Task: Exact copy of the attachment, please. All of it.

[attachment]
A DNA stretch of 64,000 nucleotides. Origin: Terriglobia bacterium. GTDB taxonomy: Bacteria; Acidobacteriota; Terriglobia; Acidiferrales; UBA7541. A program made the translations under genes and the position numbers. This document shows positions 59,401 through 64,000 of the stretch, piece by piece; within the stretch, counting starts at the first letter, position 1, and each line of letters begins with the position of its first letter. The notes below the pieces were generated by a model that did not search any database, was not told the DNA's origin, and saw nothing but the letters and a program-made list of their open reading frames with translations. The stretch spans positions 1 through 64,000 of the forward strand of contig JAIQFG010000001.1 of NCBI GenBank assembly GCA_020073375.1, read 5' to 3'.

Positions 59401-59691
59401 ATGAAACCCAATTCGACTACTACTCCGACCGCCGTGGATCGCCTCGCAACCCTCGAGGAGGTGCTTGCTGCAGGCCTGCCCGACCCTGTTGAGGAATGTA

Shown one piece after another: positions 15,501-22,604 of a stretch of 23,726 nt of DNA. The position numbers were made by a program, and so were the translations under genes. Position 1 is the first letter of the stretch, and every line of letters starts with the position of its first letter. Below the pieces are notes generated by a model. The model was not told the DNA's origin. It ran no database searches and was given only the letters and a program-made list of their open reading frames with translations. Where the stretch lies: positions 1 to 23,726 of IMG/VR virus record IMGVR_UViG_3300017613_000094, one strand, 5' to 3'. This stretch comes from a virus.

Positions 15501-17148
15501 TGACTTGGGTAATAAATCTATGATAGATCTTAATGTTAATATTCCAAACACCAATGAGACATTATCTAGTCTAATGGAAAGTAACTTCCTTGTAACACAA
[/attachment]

A DNA stretch of 64,000 nucleotides. Origin: Terriglobia bacterium. GTDB taxonomy: Bacteria; Acidobacteriota; Terriglobia; Acidiferrales; UBA7541. A program made the translations under genes and the position numbers. This document shows positions 59,401 through 64,000 of the stretch, piece by piece; within the stretch, counting starts at the first letter, position 1, and each line of letters begins with the position of its first letter. The notes below the pieces were generated by a model that did not search any database, was not told the DNA's origin, and saw nothing but the letters and a program-made list of their open reading frames with translations. The stretch spans positions 1 through 64,000 of the forward strand of contig JAIQFG010000001.1 of NCBI GenBank assembly GCA_020073375.1, read 5' to 3'.

Positions 59401-59691
59401 ATGAAACCCAATTCGACTACTACTCCGACCGCCGTGGATCGCCTCGCAACCCTCGAGGAGGTGCTTGCTGCAGGCCTGCCCGACCCTGTTGAGGAATGTA

Shown one piece after another: positions 15,501-22,604 of a stretch of 23,726 nt of DNA. The position numbers were made by a program, and so were the translations under genes. Position 1 is the first letter of the stretch, and every line of letters starts with the position of its first letter. Below the pieces are notes generated by a model. The model was not told the DNA's origin. It ran no database searches and was given only the letters and a program-made list of their open reading frames with translations. Where the stretch lies: positions 1 to 23,726 of IMG/VR virus record IMGVR_UViG_3300017613_000094, one strand, 5' to 3'. This stretch comes from a virus.

Positions 15501-17148
15501 TGACTTGGGTAATAAATCTATGATAGATCTTAATGTTAATATTCCAAACACCAATGAGACATTATCTAGTCTAATGGAAAGTAACTTCCTTGTAACACAA